LONDON, Sept 14 (Reuters) - The reduced potential for global economic growth and resultant lower neutral interest rates could pose risks for financial stability, a senior Bank of Canada official said on Wednesday.
Economic growth since the global financial crisis has repeatedly disappointed economists, Senior Deputy Governor Carolyn Wilkins said, noting that the Bank of Canada's own forecasts overestimated global growth by an average of a half a percentage point each year in the past four.
The central bank estimates potential global economic growth has declined from a peak of about 5 percent in 2005 to just over 3 percent this year, Wilkins said, speaking before the Official Monetary and Financial Institutions Forum in London.
That lower growth environment drives down the neutral rate of interest, the level where interest rates would be if the global economy were operating at full potential, she said.
"While we typically link financial stability risks to unsustainably high growth, slower growth and lower returns can also add to vulnerabilities in the financial system," Wilkins said in prepared remarks.
Those risks could materialize in a number of ways, she said, including the possibility that households will see longer and more frequent periods of shrinking income, or that slower growth and lower returns could prompt investors to take on more risk.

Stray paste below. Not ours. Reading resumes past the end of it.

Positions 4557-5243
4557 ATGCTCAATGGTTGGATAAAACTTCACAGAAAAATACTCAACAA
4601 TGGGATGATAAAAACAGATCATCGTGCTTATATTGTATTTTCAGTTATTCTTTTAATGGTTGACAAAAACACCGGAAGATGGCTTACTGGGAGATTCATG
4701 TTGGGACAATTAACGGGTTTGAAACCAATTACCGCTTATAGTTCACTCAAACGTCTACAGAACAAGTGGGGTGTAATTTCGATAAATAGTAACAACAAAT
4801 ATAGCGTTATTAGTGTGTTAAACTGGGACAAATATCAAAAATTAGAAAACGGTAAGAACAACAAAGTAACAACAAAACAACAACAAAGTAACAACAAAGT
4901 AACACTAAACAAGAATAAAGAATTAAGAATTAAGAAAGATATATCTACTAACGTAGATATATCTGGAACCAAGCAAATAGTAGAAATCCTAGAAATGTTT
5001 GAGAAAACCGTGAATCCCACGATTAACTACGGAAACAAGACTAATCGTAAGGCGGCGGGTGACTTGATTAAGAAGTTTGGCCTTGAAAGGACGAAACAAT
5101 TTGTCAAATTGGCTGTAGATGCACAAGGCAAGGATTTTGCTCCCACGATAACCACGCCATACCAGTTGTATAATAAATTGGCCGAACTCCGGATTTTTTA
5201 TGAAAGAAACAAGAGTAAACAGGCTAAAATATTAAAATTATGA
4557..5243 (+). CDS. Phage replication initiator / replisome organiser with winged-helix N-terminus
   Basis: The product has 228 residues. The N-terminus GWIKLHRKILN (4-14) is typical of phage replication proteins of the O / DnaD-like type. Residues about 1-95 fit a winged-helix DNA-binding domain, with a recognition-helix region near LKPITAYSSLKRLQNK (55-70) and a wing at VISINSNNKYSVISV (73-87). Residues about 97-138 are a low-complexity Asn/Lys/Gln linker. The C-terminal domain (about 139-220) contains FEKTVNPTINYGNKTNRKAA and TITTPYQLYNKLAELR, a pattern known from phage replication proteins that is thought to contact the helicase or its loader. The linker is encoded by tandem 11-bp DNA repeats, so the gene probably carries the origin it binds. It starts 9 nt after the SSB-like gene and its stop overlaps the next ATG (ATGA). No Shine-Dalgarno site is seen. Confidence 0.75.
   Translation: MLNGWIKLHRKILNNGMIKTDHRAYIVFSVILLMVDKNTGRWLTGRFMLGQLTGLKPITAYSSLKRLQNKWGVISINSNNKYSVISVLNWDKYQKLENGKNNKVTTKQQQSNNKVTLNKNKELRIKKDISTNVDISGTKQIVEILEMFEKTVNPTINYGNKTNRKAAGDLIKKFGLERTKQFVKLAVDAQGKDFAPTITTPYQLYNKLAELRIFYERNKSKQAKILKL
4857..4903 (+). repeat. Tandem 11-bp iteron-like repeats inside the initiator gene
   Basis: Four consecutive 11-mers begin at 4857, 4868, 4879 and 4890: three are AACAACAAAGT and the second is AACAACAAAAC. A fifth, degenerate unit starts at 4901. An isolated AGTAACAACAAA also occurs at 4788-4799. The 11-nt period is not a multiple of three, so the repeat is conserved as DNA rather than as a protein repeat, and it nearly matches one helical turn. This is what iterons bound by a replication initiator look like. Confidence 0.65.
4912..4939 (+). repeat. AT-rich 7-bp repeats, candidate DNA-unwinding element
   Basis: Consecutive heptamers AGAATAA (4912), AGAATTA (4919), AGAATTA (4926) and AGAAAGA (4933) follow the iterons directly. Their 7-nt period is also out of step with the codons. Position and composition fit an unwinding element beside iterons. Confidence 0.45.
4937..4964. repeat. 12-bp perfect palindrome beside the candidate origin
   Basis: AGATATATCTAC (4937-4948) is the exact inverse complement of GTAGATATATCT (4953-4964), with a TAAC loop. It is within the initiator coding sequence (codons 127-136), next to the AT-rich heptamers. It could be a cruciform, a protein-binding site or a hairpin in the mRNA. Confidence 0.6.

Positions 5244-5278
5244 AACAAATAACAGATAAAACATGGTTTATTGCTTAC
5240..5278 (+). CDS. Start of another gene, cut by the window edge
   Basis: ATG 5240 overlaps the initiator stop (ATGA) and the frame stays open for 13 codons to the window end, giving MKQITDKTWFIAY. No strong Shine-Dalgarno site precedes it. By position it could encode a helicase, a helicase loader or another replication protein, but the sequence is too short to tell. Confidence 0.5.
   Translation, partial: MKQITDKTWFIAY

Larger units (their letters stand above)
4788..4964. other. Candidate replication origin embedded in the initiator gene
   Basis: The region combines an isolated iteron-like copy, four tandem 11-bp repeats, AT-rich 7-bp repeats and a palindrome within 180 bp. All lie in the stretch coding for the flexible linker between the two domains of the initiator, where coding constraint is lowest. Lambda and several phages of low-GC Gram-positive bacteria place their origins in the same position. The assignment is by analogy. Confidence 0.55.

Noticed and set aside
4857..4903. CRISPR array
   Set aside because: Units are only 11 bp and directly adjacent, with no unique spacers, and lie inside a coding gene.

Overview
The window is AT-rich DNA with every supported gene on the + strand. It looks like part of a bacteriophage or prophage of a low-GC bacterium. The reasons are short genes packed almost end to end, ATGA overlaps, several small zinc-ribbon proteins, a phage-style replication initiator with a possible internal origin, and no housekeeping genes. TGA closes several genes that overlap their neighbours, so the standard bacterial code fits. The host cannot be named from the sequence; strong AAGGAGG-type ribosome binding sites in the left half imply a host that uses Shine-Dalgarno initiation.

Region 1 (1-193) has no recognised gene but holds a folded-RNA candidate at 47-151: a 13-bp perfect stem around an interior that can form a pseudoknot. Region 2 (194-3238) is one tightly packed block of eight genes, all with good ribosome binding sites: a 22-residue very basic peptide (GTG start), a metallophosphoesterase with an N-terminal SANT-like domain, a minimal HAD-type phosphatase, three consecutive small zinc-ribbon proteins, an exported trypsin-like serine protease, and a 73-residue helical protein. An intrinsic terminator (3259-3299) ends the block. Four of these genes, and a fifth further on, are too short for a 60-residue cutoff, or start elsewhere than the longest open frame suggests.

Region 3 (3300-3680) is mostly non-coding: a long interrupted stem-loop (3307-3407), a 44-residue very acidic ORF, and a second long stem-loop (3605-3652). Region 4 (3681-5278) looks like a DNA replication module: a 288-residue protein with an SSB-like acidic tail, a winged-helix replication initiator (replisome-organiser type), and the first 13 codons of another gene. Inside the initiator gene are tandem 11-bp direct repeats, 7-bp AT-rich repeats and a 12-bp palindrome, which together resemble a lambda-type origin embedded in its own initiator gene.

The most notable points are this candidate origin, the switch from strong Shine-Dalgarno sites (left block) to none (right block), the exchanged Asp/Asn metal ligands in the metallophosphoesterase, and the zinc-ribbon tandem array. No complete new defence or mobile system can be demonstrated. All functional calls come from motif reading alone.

The central bank has lowered its estimate for the neutral rate for Canada in recent years and it is now at about 1.25 percent, down from about 3 percent in the early 2000s, Wilkins said.
Nonetheless, with Canada's benchmark rate at 0.5 percent, "we judge monetary policy to be quite stimulative, although less so than it would have been a decade ago when the neutral rate was higher," Wilkins said.
After cutting interest rates twice last year to offset the slump in oil prices, the Bank of Canada has held rates at 0.5 percent since July 2015.
Although the bank warned in its policy statement last week that the economy could be weaker than it had anticipated just two months ago, the bank is expected to keep rates where they are until 2018.
Reporting by David Milliken, writing by Leah Schnurr; editing by Diane Craft